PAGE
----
FDA clears Tesaro's PARP inhibitor Zejula for recurrent ovarian cancer

Tesaro on Monday announced that the FDA approved Zejula (niraparib) for the maintenance treatment of women with recurrent epithelial ovarian, fallopian tube or primary peritoneal cancer who are in a complete or partial response to platinum-based chemotherapy. Tesaro, which plans to launch the therapy in the US late next month, noted that the drug is the first FDA-approved PARP inhibitor that does not require BRCA mutation or other biomarker testing. 

The approval was backed by data from the Phase III ENGOT-OV16/NOVA trial including 553 patients with recurrent ovarian cancer who exhibited a complete or partial response to their most recent platinum-based chemotherapy. Study results, which were unveiled last October, showed that the therapy was associated with reductions in the risks of death or disease progression irrespective of germline BRCA status, with the magnitude of the benefit being similar in patients with complete or partial responses. 

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"Maintenance therapy is an important part of a cancer treatment regimen for patients who have responded positively to a primary treatment," commented Richard Pazdur, acting director of the Office of Hematology and Oncology Products in the FDA's Center for Drug Evaluation and Research and director of the FDA's Oncology Center of Excellence, adding "Zejula offers patients a new treatment option that may help delay the future growth of these cancers, regardless of whether they have a specific genetic mutation."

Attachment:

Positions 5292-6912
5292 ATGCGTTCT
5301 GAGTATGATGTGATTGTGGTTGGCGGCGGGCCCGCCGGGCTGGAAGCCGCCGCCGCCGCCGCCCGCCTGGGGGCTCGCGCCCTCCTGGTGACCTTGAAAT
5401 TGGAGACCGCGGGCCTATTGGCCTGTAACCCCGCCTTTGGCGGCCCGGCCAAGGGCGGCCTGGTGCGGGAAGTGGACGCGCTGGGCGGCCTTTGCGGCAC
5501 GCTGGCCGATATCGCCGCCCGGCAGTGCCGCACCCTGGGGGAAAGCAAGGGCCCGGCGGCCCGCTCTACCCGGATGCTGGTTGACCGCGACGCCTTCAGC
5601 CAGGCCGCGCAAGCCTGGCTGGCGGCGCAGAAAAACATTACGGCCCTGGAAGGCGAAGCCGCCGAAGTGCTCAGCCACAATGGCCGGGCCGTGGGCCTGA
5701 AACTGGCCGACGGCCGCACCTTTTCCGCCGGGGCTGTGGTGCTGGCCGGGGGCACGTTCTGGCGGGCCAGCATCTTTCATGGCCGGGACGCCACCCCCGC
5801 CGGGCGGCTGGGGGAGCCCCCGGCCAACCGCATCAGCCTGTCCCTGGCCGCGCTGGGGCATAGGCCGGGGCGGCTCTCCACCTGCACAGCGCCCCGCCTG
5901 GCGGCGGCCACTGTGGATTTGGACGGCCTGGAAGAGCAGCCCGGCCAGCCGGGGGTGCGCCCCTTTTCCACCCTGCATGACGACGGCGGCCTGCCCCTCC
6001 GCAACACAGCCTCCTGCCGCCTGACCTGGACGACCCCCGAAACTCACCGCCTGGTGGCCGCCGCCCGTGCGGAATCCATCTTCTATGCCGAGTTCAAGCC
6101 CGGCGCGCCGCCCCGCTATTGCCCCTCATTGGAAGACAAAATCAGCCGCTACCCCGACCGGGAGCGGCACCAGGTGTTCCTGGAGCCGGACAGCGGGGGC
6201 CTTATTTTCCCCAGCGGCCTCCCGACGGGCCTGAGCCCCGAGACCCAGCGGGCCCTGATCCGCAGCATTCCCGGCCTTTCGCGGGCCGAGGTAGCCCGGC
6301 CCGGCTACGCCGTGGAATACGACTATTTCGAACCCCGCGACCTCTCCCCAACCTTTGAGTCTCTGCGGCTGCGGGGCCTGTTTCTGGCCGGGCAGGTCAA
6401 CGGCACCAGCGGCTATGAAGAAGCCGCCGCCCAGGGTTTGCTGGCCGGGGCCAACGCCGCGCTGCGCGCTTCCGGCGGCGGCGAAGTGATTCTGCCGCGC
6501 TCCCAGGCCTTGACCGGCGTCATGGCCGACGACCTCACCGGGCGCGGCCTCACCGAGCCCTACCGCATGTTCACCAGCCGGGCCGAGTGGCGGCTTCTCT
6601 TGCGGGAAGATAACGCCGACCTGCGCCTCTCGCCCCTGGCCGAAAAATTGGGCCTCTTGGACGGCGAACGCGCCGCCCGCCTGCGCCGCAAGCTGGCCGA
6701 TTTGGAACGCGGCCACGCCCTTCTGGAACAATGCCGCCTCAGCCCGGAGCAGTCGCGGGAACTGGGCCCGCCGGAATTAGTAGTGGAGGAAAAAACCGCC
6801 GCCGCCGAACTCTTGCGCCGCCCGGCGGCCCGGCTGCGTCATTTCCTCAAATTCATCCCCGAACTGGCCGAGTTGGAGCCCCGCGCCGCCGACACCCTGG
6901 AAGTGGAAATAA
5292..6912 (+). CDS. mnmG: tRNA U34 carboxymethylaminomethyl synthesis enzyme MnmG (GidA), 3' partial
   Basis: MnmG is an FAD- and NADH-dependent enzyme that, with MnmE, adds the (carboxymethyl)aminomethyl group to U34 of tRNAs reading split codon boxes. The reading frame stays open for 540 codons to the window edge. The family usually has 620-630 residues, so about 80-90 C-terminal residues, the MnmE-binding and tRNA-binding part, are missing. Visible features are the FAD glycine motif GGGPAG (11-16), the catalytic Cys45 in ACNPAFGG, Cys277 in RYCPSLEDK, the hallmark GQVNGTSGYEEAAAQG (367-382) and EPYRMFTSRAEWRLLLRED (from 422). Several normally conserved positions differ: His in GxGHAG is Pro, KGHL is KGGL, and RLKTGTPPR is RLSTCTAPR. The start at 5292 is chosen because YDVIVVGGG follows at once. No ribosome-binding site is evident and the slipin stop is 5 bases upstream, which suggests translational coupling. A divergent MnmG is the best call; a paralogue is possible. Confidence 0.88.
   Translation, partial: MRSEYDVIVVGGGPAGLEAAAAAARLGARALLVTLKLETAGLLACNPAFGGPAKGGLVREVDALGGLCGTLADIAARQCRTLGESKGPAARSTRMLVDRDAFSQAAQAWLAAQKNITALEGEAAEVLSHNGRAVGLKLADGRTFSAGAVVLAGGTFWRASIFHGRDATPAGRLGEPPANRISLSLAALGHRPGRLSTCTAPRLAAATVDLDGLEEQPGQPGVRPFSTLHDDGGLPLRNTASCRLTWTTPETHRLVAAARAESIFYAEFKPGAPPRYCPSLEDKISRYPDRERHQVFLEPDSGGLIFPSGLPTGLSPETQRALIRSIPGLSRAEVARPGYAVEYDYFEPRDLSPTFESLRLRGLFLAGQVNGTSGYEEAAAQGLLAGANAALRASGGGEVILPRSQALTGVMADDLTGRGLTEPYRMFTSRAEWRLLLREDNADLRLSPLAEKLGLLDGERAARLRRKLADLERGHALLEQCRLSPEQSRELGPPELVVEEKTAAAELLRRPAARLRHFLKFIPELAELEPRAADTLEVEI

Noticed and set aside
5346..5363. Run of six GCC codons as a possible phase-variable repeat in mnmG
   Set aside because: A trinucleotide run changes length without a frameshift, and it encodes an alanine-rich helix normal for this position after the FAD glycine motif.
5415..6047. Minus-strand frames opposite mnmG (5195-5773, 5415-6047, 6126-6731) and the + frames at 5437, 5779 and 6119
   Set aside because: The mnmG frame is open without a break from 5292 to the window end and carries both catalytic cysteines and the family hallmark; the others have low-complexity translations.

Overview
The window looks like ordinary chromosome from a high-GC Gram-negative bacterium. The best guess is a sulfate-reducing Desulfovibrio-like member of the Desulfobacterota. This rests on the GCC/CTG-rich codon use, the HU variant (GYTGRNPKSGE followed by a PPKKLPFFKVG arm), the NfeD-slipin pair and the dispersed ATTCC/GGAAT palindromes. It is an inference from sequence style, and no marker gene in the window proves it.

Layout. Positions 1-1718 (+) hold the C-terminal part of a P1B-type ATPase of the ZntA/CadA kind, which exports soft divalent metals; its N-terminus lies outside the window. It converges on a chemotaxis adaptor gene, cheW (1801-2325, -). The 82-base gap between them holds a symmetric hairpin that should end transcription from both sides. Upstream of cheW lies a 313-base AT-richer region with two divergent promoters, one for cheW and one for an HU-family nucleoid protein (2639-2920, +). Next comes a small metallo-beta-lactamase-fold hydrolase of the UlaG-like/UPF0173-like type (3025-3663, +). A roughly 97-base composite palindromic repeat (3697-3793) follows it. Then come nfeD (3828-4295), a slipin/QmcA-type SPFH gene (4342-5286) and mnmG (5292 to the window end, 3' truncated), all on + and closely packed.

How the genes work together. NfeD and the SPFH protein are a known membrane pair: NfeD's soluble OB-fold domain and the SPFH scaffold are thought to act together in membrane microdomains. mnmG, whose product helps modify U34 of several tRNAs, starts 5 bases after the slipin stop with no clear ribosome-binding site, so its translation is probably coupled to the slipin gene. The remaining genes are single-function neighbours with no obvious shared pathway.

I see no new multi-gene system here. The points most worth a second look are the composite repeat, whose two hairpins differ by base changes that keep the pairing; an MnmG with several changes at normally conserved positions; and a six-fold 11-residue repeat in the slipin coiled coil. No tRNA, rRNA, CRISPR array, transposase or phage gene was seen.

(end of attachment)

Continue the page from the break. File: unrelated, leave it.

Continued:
Zejula has been awarded fast track, priority review and orphan drug designation by the FDA for the treatment of recurrent ovarian cancer, while the therapy also remains under review in Europe for the same indication. Meanwhile, Johnson & Johnson acquired exclusive global rights to the drug for the treatment of prostate cancer last year.

For additional analysis on the PARP inhibitor class, see ViewPoints: AstraZeneca turns the screw in PARP inhibitor race. See also Spotlight On: Should Big Pharma be doing a better job when discarding its 'failed' drugs? 

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